Senator Jewel Taylor, an ECOWAS Parliamentarian representing Liberia, has called on ECOWAS and other international communities to design more programmes to assist persons with disabilities in Africa.
Taylor, who is also the wife of former Liberian President, Charles Taylor, made the call in an interview with the News Agency of Nigeria (NAN) on Thursday in Abuja.
According to her, ECOWAS has not really done much to tackle issues affecting them.
Taylor, a member of ECOWAS female Parliamentarian Association (ECOFEPA), said that persons with disabilities could contribute to the development and economic transformation of the sub-region.
“We must now move to the next level to talk about disadvantaged and discriminated groups which include handicapped members of our society.
“Even in my country, we have a very small programme for handicaps, and many people don’t send their children there because it is not fully funded.
“But as we continue to work, we must now make sure that enough funding is put to take care of these ones who cannot even take care of themselves.
“Our governments, ECOWAS, the International community must do a lot more to ensure that those people are taken care of.
“And it will take a lot of work and a lot of lobbying for us to find additional support, because they should not be left behind.’’
She also called on member states to fully implement the protocol on child labour.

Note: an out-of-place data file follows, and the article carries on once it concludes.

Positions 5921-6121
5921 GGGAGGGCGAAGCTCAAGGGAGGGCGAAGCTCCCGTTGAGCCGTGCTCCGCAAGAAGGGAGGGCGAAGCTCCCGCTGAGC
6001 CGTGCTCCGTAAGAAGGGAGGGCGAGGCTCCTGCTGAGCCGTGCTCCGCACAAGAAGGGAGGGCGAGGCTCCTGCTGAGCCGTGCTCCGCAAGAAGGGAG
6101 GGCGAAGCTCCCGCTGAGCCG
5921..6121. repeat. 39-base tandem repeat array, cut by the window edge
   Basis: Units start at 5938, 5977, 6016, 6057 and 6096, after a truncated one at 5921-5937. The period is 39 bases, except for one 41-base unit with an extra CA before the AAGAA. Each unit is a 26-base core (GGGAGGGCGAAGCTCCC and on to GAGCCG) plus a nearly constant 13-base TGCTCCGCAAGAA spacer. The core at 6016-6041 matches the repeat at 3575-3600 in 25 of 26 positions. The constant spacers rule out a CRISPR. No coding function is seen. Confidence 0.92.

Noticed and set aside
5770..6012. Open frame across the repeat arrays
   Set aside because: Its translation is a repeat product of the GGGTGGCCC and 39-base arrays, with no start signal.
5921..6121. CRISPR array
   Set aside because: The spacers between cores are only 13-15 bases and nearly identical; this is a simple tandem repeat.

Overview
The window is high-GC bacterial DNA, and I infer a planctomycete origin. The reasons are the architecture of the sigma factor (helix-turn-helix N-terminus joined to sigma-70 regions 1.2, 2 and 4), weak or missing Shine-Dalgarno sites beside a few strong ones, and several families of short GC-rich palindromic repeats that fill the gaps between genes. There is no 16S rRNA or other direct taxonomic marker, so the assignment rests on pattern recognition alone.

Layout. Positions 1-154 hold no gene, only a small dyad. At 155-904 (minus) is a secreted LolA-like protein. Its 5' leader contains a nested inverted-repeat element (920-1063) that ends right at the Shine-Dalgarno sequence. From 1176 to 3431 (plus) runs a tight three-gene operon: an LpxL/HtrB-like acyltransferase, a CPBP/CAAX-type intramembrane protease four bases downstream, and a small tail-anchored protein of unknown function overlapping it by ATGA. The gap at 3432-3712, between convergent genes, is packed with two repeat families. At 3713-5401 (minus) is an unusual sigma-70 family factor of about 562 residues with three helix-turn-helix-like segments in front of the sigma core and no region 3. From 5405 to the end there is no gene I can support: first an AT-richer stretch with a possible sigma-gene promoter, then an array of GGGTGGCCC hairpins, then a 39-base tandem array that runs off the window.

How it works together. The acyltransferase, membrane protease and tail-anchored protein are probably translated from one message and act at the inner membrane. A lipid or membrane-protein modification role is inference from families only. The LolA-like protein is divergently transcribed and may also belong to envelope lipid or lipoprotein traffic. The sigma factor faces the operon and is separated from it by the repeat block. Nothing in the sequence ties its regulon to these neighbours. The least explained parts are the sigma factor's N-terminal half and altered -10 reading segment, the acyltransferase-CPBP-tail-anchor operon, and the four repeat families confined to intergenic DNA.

She said that children were still seen doing work and other chores beyond their capabilities such as working in mines, plantations and selling, among others.
The parliamentarian said that the worst forms of child labour in West Africa were exhibited in the involvement of children in armed conflicts, commercial sexual exploitation and child trafficking.
According to her, parents should desist from involving children in economic activities that negatively affect their well-being.
She was the responsibility of parents to provide for their children.
Taylor said that child labour, especially its worst forms, had posed a major challenge in the fields of human rights and human development in ECOWAS countries.
She listed some of the consequences of the practice to include; the exclusion of children from enrolment in schools and high dropout rate.
Others included youth unemployment, poverty, instability, which in turn was a serious hindrance in the development of the region, Taylor said.